WEDNESDAY, May 6, 2020 (American Heart Association News) -- Sound has the power to stimulate the brain, which is why hearing loss has the potential to have a profound effect on health – especially among older adults.
About 1 in 3 people in the United States between the ages of 65 and 74 has hearing loss, according to the National Institutes of Health. A 2016 study in the American Journal of Public Health found about two-thirds of adults ages 70 or older suffer from hearing impairment that may affect daily communication.
TUESDAY, April 21, 2020 -- Studies are beginning to show that, in rare cases, people with severe COVID-19 may develop the serious nervous system disorder known as Guillain-Barre syndrome.
"Guillain-Barre syndrome is a well-known condition in which one's immune system targets peripheral nerves as foreign and attacks them, resulting in the cardinal features of the disease," explained Dr. Anthony Geraci, who directs neuromuscular medicine at Northwell Health in Great Neck, N.Y.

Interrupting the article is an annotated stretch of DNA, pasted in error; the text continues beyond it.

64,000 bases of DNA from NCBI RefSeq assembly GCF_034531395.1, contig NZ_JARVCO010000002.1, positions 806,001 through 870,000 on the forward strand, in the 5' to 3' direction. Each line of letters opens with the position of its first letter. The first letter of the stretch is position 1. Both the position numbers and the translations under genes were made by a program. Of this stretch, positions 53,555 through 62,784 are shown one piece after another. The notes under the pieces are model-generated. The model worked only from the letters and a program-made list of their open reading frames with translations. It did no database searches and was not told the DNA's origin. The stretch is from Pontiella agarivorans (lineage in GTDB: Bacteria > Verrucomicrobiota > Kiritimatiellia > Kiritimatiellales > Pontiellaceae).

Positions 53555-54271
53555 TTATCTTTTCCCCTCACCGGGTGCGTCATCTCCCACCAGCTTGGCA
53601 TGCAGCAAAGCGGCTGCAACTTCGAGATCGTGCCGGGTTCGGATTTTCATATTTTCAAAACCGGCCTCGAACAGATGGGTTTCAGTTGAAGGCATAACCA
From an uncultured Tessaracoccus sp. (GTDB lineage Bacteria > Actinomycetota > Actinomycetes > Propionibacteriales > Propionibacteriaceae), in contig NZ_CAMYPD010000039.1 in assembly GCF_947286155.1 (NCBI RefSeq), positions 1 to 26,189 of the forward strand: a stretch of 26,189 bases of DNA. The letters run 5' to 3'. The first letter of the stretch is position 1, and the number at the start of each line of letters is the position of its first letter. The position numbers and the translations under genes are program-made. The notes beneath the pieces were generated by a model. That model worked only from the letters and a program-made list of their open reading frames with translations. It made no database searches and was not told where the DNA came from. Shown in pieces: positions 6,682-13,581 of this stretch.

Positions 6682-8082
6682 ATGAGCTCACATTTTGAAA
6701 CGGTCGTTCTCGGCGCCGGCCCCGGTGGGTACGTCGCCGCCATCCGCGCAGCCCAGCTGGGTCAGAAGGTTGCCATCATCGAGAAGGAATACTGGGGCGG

FRIDAY, April 17, 2020 -- The main focus of epilepsy treatment is seizure control, but the aftereffects of seizures are also a major concern for many patients, experts say.
More than 70% of people with epilepsy say they have complications after a seizure -- including confusion, fear, exhaustion, headache, emotional reactivity, memory problems and behavioral changes -- that can last for hours or days, according to the International League Against Epilepsy.
THURSDAY, April 2, 2020 -- The woman worked in the airlines industry and was in her late 50s. She arrived at Henry Ford Health System in Detroit with a cough, fever and mental confusion that had arisen over the prior three days.
A nasal swab test showed she was infected with the new coronavirus. And as doctors tried to track down the cause of her "altered mental status," brain scans revealed an encephalopathy -- swelling in some areas of the brain -- as well as small areas of brain cell death.
THURSDAY, March 26, 2020 -- A new clinical trial supports acupuncture as an option for reducing migraine headaches, and researchers believe doctors should inform patients it is a possible treatment.
The Chinese study "helps to move acupuncture from having an unproven status in complementary medicine to an acceptable evidence-based treatment," said Dr. Heather Angus-Leppan, a neurologist who wrote an editorial that was published with the study in the BMJ on March 25.